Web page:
First step in photochemical reaction:
XY + h XY* absorption
XY* X + Y decomposition
XY* + other reactants (can be toxic) products formed can be toxic
E.g. NO2 +h NO + O (generate ozone)
Homolysis (Breakdown) of covalent bonds lead to the production
of free radicals:
Radicals normally take part in so-called chain reactions and the
following steps are involved:
Most molecules in the atmosphere contain pairs of valence
A few stable molecules have an odd number, eg. NO has 11
Electron dot structure: The most important free radical in
atmospheric chemistry is OH, N=O
O* + M O + M + kinetic energy
Concentrations of OH are difficult to measure due to high reactivity
OH + CO H + CO2 70%
OH + CH4 CH3 + H2O 30%
Above reactions in unpolluted atmosphere. They React further to form
H + O2 + M HOO + M (Important oxidants)
If other gases are available, the hydroxyl radical can undergo two
additional types of reactions:
OH + HCHO HC=O + H2O
Addition across a double bond:
OH + H2C=CH2 H2C-CH2OH
• A great variety of organic species is present in the environment
• Biogenic or anthropogenic origin
• Many reactions initiated by hydroxyl or other radicals
Photo-dissociation of NO2
NO2 + hυ (λ<430nm) O(3P) + NO
O(3P) + O2(+M) O3(+M) where M is a third body.
O(3P) is ground state oxygen atom
O3 + NO O2 + NO2
The Tropospheric concentration of OZONE is about 30-60 ppb in Delhi .
It dissolves in H2O, the value of Henry’s law constant is 1×10-2 mol L-1 atm-1.
Henry’s Law states that the amount of gas dissolved in solution varies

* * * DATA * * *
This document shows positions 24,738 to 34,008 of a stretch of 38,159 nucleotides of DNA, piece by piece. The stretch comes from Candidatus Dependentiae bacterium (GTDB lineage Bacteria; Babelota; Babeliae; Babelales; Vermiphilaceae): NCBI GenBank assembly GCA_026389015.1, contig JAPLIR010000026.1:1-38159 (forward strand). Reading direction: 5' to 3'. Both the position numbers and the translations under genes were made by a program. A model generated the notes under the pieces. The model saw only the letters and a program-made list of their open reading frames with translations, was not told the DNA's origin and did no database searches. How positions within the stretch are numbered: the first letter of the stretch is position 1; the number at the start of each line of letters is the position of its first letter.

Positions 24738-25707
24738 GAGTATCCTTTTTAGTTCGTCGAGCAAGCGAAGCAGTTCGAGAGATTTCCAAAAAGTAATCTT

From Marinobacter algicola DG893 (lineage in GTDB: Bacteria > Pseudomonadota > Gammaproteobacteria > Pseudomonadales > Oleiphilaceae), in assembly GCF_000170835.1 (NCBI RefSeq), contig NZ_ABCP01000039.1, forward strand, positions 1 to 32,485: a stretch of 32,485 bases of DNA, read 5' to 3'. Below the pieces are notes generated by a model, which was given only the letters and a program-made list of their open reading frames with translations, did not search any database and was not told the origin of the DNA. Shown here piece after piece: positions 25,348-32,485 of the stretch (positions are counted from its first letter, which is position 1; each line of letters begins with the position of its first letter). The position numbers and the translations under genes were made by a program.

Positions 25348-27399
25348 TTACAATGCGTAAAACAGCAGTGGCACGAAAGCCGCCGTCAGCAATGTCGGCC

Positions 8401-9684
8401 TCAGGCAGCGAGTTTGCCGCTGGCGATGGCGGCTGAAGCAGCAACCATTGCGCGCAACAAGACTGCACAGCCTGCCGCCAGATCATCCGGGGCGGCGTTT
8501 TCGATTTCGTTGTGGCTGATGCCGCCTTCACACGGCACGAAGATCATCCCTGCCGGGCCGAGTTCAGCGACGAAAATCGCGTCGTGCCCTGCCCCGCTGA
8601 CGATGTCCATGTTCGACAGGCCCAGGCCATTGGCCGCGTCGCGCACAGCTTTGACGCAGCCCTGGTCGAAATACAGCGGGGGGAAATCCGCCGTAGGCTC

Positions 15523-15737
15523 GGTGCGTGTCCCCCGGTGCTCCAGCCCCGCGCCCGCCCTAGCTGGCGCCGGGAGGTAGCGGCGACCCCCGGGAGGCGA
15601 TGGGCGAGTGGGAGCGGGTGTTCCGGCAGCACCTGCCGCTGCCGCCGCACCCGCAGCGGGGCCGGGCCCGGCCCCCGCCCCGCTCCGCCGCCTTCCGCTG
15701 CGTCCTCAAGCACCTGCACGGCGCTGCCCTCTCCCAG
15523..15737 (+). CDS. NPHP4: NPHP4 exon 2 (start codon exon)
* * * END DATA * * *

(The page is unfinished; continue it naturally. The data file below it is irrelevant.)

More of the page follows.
directly with the partial pressure of that gas over the solution. Stated
another way, the higher the pressure exerted on the solution, the more
gas the solution will hold.
Henry’s Law is well demonstrated by the example of the gases held
under pressure in carbonated soda.
Henry's law can be put into mathematical terms (at constant
temperature) as p= kHC where p is the partial pressure of the solute in
the gas above the solution, c is the concentration of the solute and kH is
a constant with the dimensions of pressure divided by concentration.
The constant, known as the Henry's law constant, depends on the
solute, the solvent and the temperature.
The most important atmospheric oxidant is OH radical((6±3)×106 molecules
cm-3) and it is a key reactant as it destroys all pollutants
O3 + hυ (290-306) O(1D) + O2
O(1D) + H2O 2OH (O(1D) is excited state atom)
This accounts for most of sulfate production in troposphere via oxidation of
OH* does not add to any multiple bond in any fully oxidized species such as
CO2, SO3, and N2O5 since such a process are endothermic and therefore
very slow to occur at atmospheric temperature.
HO + CO H + CO2
H + O2 (+M) HO2(+M)
2HO2 H2O2 + O2
In atmosphere, H2O2 has been found to be in the range.
In atmosphere H atom life time is very short and is very reactive.
No transportation as wind is not there.
Value of its Henry’s law constant is 7×104 mol L-1atm-1 which is very high as
compared to KH of O3.
The reactions of Hydrocarbons( CH4, etc.) with OH radical produce organic
OH + CH4 H2O + CH3
CH3 + O2 + M CH3O2 + M
Reaction of CH3O2 with HO2 forms: